Cell-Free Applications:Protein Arrays (Nucleic Acid Programmable)

The traditional methods of generating protein arrays require the separate expression of hundreds of proteins, followed by purification and immobilization of the proteins on a solid surface. Cell-Free protein array technology produces protein microarrays by performing in vitro synthesis of the target protein from their DNA templates.
One approach for the generation of cell- free based microarrays is the nucleic acid programmable protein array (NAPPA).

NAPPA uses DNA template that is biotinylated and is bound to avidin that is pre-coated onto the protein capture surface. Newly synthesized proteins which are tagged with GST are then immobilized next to the template DNA by binding to an adjacent polyclonal anti-GST capture antibody. The following references illustrate the use of NAPPA to screen hundreds of proteins. Continue reading “Cell-Free Applications:Protein Arrays (Nucleic Acid Programmable)”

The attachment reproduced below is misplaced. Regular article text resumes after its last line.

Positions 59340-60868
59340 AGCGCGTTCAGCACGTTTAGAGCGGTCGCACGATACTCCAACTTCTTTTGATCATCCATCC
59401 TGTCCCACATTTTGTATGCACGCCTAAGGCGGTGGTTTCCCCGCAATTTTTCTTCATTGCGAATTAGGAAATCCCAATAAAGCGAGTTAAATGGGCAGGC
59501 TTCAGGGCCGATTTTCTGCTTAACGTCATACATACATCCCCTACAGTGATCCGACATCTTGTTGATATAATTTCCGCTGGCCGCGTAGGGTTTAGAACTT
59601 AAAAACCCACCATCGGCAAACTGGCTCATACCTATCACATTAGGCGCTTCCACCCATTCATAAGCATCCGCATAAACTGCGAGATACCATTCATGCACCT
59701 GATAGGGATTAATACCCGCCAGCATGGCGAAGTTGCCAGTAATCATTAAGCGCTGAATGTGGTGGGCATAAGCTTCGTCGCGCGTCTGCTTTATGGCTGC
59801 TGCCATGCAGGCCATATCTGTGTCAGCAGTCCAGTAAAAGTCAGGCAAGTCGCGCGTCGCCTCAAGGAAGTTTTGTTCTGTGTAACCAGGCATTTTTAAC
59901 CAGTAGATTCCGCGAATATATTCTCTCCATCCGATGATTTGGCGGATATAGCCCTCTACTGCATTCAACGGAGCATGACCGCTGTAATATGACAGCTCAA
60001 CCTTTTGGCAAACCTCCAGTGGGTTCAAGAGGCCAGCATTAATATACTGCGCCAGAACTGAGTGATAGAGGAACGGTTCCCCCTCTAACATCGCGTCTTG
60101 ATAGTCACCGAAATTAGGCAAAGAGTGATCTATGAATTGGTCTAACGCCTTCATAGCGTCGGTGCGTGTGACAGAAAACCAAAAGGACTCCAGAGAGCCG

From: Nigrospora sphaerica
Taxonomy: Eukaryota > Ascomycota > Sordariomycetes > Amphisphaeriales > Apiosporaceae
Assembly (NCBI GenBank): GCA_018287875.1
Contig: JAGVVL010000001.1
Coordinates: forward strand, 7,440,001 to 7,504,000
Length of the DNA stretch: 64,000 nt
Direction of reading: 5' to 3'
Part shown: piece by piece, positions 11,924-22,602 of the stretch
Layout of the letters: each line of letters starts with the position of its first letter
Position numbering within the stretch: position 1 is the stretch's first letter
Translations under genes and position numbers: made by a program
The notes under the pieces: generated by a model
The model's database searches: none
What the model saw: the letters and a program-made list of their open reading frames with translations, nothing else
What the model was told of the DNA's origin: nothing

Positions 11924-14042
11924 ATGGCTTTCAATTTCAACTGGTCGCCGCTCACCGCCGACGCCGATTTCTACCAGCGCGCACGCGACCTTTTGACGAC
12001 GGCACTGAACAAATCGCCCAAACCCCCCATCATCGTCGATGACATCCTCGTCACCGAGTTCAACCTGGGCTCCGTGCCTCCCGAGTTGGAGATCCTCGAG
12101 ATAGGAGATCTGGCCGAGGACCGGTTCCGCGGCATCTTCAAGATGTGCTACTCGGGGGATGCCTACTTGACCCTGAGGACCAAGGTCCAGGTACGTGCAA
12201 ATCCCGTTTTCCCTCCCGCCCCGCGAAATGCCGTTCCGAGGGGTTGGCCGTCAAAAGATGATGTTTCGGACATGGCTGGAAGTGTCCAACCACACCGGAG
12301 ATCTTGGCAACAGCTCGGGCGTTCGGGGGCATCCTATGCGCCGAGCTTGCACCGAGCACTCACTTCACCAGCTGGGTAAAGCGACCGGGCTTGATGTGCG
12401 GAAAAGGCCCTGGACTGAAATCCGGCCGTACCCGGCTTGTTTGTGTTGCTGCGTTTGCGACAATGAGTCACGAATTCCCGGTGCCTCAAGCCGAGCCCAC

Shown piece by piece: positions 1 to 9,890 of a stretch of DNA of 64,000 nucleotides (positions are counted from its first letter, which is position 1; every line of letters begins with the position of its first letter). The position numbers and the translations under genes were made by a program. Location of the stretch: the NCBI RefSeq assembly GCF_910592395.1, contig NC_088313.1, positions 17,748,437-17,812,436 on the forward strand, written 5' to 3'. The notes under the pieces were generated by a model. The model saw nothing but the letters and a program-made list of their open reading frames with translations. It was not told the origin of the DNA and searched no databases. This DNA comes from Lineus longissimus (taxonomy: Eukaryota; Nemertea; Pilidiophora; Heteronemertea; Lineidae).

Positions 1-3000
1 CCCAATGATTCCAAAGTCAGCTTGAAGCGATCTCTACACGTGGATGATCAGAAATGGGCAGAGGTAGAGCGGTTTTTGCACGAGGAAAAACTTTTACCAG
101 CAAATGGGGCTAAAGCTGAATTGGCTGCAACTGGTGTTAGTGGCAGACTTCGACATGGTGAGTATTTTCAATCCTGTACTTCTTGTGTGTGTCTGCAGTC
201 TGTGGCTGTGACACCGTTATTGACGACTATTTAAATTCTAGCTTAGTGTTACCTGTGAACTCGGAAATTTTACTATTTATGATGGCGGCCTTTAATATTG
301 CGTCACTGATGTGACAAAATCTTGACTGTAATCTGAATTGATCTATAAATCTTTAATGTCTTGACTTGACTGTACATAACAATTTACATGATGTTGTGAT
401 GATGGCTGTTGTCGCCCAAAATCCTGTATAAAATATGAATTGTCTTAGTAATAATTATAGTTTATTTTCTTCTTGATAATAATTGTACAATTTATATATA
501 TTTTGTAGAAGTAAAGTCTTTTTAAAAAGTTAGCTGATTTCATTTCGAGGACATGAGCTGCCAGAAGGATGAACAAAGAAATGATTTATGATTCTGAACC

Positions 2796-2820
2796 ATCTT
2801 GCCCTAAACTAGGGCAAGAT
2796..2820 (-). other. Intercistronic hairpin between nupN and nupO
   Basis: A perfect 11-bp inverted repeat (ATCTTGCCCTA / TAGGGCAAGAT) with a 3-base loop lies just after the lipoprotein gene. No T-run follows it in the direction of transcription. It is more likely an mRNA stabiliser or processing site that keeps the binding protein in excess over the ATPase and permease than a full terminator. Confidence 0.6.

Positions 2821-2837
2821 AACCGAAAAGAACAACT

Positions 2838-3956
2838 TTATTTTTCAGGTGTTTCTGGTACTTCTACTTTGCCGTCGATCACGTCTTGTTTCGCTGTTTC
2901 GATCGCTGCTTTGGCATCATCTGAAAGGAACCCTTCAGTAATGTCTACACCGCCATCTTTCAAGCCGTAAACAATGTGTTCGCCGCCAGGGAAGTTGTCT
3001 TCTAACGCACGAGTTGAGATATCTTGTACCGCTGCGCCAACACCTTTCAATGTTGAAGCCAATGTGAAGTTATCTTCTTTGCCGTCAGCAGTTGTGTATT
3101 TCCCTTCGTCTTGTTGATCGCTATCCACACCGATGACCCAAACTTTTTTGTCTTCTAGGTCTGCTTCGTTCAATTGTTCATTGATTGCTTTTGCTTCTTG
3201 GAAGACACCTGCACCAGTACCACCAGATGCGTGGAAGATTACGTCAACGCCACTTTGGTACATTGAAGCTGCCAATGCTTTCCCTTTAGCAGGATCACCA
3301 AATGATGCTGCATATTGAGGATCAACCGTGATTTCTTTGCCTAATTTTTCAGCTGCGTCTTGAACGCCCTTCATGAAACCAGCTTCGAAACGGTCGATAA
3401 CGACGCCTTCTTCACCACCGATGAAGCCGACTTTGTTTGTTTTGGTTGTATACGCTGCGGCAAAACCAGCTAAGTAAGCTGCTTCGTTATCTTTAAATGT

Create Custom Microarrays for Your Research Needs

In the post-genome sequencing era, researchers are increasingly turning their attention to the proteins encoded within the genome. How are their synthesis, degradation and conformation regulated? Do they interact with other proteins or nucleic acids or lipids? Can these interactions be perturbed? How do changes in the coding sequence of the gene affect the proteins and their function? Like DNA microarrays, protein arrays fulfill a need for miniaturization and throughput, but immobilizing proteins in a way that preserves function and conformation is not a simple problem to solve. Continue reading “Create Custom Microarrays for Your Research Needs”